Factors Affecting the Glass Transition Temperature, Melt Temperature and Viscous Flow Temperature of Polymers
The glass transition temperature (Tg), melt temperature (Tm) (for crystalline polymers) and viscous flow temperature (Tf) (for non-crystalline polymers) of polymers are important temperature parameters. Tg determines the service temperature of the polymer, while Tm and Tf determine the processing temperature of the polymer. There are many factors that influence the Tg, Tm and Tf values of a polymer.
Influence of polymer structure and properties
I. Chain structure
(1) Main chain. The introduction of rigid groups such as phenyl, biphenyl groups and conjugated double bonds on the main chain increases the rigidity of the chain, while Tg, Tm and Tf all increase; the introduction of ether bonds and isolated double bonds on the main chain makes the chain flexible, and Tg, Tm and Tf all decrease.
(2) Side groups. When the side group is a rigid group, the flexibility of the chain decreases as the volume of the side group increases, and Tg, Tm and Tf all increase; when the side group (or side chain) is a flexible group (or flexible chain), the larger the side group (chain), the better the flexibility, then the flexibility of the whole molecular chain is better, and Tg, Tm and Tf all decrease.
The combination of (1) and (2) shows that all chain structure factors that increase chain stiffness can increase Tg, Tm and Tf values, and all chain structure factors that increase chain flexibility can decrease Tg, Tm and Tf values.
II. Intermolecular forces
Polar polymers, with strong interactions between the polar groups on the molecular chain and strong intermolecular forces, have larger Tg, Tm and Tf values than the corresponding values for non-polar polymers; and Tg, Tm and Tf values all increase with the increase in intermolecular forces.
III. Molecular weight
As Tm is related to crystallization, in general, molecular weight has little effect on Tm and both Tg and Tf increase with increasing molecular weight. For Tg, this trend is more pronounced at low molecular weights, while Tg changes extremely slowly when the molecular weight increases to a certain level.
The effect of molecular weight on Tf is much more significant than that on Tg. This is because the effect of molecular weight on Tg is attributed to the chain end effect, which can only be shown when the chain end content of the system is relatively high, i.e. the molecular weight is relatively low; after the molecular weight is high to a certain extent and the weight of the chain end is small to an almost negligible extent, its effect on Tg is not significant.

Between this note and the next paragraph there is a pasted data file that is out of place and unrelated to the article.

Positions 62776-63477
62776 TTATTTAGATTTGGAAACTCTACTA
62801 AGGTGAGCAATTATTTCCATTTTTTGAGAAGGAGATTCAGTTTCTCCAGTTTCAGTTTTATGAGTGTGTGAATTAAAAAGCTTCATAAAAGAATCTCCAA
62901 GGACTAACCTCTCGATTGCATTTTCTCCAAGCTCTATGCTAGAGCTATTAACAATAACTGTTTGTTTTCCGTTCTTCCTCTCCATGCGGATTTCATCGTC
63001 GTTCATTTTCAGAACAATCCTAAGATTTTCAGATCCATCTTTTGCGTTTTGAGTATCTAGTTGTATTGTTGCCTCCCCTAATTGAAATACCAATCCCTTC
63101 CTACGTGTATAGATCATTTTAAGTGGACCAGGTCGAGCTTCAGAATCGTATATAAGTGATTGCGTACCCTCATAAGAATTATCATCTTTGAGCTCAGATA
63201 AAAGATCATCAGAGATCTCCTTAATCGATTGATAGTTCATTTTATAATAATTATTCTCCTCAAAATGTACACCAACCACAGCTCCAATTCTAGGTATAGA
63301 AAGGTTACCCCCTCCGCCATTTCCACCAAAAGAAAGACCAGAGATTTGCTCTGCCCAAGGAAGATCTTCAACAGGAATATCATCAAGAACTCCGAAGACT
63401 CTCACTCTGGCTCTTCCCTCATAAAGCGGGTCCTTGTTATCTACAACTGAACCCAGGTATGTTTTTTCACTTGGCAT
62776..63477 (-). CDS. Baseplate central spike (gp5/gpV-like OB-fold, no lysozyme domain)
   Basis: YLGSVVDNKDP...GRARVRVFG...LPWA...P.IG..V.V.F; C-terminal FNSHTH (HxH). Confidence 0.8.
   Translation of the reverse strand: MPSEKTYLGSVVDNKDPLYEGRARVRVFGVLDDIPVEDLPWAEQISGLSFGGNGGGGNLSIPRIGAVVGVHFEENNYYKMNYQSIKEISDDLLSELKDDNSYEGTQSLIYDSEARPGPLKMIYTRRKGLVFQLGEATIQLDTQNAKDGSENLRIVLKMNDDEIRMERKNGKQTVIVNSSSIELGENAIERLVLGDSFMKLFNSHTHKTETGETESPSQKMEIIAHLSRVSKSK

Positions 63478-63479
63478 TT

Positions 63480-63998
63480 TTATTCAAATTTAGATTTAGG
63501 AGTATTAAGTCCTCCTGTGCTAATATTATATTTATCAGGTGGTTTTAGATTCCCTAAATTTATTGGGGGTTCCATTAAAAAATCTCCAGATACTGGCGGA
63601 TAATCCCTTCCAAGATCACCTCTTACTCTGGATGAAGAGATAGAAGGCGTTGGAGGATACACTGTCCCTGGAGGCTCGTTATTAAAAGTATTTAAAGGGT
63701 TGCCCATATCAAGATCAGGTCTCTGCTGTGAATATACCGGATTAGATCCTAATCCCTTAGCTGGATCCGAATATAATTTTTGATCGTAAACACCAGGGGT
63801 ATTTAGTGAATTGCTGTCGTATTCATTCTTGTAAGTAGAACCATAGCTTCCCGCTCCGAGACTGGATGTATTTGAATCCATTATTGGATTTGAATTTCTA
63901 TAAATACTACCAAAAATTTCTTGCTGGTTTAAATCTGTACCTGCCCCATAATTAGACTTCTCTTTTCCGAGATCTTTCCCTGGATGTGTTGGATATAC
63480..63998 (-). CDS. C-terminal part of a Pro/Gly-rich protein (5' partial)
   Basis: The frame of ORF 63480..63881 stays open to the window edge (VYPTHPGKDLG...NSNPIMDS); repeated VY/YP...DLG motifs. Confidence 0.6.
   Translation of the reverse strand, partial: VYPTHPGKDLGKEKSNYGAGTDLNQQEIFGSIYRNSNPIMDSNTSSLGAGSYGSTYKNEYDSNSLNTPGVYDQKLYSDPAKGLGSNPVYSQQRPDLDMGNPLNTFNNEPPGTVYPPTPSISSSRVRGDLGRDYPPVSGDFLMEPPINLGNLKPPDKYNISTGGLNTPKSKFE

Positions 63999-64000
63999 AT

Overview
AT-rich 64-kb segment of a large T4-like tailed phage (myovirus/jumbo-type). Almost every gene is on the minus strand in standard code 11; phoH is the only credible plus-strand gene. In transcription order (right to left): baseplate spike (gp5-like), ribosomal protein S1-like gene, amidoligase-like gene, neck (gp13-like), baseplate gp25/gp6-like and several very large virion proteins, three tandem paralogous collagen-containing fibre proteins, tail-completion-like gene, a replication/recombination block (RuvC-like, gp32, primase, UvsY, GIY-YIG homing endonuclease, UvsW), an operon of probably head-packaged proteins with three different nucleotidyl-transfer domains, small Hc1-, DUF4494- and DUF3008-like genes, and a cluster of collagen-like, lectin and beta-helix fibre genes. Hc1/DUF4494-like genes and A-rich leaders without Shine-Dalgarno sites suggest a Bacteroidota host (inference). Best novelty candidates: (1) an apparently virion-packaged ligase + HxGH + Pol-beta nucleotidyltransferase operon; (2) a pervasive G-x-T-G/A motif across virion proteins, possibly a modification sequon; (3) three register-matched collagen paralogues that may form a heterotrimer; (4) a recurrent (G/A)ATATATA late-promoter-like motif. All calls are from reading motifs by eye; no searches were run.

Tf is the critical temperature at which the centre of mass of the entire polymer chain is displaced, and the movement of the entire chain is achieved by the concerted movement of all chain segments. The higher the molecular weight, the greater the number of chain segments that need to move in concert, and the greater the frictional forces that need to be overcome during the movement, and the higher the Tf. The Tf value is therefore strongly dependent on the molecular weight.
Influence of external factors
I. Small molecule soluble additives
Plasticisers or other soluble additives are sometimes added to the ingredients in order to improve processing properties or to impart a certain aspect to the product during polymer forming and processing. In the case of polymers, these small molecules are equivalent to diluents and they reduce the Tg, Tm and Tf of the polymer.
II. External forces
Unidirectional external forces have a pushing effect on the chain segments, so increasing external forces can lower Tg and Tf. Increasing the duration of the external force also favours the movement of the molecules in the direction of the external force, which also lowers Tf. An increase in pressure reduces the free volume and increases Tg and Tf.
The effect of external forces on Tm is as follows: when a polymer crystallizes under tensile forces, the ability to crystallize increases, raising the degree of crystallinity and also the melting point of the crystals, i.e. Tm increases; crystallizing under pressure increases the thickness of the wafer, which increases the perfection of the crystal, also making Tm higher.
III. Test rate
This is in terms of the magnitude of the test value obtained in terms of the temperature test. Since the movement of polymer chains is a relaxation process and is time-dependent, there is a relationship between the Tg test value and the experimental time scale: increasing the rate of warming or the frequency of dynamic experiments will increase Tg. The same is true for Tf, and the opposite is true for Tm. When testing Tm values, if the temperature is increased slowly, imperfect grains can be melted first and then recrystallised into more perfect and stable crystals at a slightly higher temperature. The final so-called “melting point” is the temperature at which all the more perfect crystals melt and will be higher than the value measured at a rapid temperature rise.